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Economic headwinds: Law firms

October 12, 2022

Authored by RSM Canada LLP

Edwin P. Reilly, CPA, CA shared this article

ARTICLE | October 12, 2022

The professional services industry has experienced a luxury that many others throughout the pandemic have not—stability. However, now that the U.S. economy contracted in each of the first two quarters of 2022, the warning signs are clear: Without making significant progress on improving productivity, firms in all sectors risk a sharp decline in profits in 2022 amid the increase of direct expenses and inflation.

By the numbers

Looking specifically at the law firms sector, firms usually take a hit in three key areas during an economic downturn: demand, rate growth, and productivity.

In Q2 2022, law firms saw a 0.5% decline in demand from the previous year. That drop followed a 2.7% increase in Q1.

Historically, there is a close correlation between GDP growth and growth in demand for law firm services. As you can see in the chart below, GDP and law services each dropped sharply in 2008 as part of the Great Recession. However, law services demand continued to fall during 2009, even after a recovery in GDP.

Law demand eventually returned at the same scale, but not until a year later. This same pattern repeated in 2012 and 2015: simultaneous decline, then a delayed recovery of law services demand approximately one year after a rebound in GDP. 

As GDP recovers after an economic decline, mergers and acquisitions activity tends to follow in step. In turn, demand for law services supporting M&A and real estate tend to be among the highest growth areas—as seen in data showing demand growth by segment. This tends to happen in a cadence, however, which helps explain the delay in recovery in law services.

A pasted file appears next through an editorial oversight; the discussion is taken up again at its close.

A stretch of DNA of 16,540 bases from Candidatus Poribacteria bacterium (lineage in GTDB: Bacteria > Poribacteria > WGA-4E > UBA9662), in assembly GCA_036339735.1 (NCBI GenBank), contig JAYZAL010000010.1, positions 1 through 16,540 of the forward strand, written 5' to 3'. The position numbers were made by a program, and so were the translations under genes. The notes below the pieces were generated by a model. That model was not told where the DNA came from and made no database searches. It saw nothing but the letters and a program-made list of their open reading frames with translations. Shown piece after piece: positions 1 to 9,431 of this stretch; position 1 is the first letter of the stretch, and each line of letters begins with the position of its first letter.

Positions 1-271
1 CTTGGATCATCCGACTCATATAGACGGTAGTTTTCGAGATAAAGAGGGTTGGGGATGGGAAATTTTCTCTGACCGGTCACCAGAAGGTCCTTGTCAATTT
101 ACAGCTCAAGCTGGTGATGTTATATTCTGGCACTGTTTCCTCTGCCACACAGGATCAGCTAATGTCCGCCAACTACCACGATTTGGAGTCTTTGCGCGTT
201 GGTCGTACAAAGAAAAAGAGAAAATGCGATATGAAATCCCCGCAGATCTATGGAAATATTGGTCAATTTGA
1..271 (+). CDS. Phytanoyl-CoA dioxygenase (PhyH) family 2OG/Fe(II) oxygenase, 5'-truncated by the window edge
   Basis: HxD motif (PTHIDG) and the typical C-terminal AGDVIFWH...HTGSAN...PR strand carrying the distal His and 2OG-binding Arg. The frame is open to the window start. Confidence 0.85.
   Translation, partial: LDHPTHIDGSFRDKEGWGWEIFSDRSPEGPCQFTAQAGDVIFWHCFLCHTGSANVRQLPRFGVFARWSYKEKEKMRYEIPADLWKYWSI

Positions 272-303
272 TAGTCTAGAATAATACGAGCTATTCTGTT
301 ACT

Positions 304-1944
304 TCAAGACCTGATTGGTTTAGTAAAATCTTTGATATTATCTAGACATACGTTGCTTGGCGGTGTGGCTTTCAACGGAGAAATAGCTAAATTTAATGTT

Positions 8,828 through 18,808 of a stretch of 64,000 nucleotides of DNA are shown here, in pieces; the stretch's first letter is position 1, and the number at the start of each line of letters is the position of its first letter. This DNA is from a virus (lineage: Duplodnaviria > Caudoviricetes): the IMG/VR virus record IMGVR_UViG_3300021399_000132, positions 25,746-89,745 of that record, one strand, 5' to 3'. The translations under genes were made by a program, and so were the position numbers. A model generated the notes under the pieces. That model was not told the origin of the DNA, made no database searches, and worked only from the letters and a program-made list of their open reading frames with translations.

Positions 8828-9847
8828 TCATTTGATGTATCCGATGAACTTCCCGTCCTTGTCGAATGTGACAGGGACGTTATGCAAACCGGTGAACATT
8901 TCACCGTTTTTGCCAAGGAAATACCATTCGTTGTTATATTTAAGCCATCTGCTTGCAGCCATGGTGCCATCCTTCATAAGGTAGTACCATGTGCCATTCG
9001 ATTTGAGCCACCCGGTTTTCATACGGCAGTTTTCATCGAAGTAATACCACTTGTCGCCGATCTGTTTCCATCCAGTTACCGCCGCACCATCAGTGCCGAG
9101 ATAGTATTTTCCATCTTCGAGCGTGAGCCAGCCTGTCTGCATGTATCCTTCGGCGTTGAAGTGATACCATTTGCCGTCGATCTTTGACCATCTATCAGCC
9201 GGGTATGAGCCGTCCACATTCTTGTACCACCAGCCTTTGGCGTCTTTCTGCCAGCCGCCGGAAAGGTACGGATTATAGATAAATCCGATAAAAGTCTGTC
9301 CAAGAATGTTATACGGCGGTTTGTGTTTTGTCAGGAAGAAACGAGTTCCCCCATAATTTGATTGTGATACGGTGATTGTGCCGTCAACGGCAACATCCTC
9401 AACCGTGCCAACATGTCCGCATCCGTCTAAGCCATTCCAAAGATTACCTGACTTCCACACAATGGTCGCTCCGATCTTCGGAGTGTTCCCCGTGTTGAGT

The top challenge for the law firms sector in a slowing economy is productivity

Productivity is key to protecting profit margins in a tight labour market and with elevated direct expenses.

In times of economic decline, attorney productivity historically has fallen. For example, in Q1 2009, attorney productivity decreased year-over-year by 11.5%, according to the Hildebrandt International Peer Monitor Index. So far in 2022, law firms’ productivity dropped 1.1% in Q1 and 3.5% in Q2, according to Thomson Reuters’ Law Firm Financial Index.

Law firms commonly measure productivity by billable hours and utilization of billable employees. Metrics for both have trended positively over the last 15 years. However, in the past five years, utilization growth has stagnated around 71%, according to the 2022 Professional Services Maturity Benchmark report by SPI Research. This suggests firms might have hit the ceiling for the number of billable hours a professional services employee can work in a year. To relieve this squeeze on profitability, firms must enable their employees to do more during those hours.

Billing rates represent an additional challenge to the sector

Billing rate growth is critical as persistent inflation eats into profit margins. Of course, rate growth as a path to profitability becomes less viable as demand for services recedes.

For example, following an 8% drop in demand for legal services in Q1 2009, firms raised their billing rates by only 3%—less than half of the average year-over-year increase of 7%, according to the Hildebrandt International Peer Monitor Index.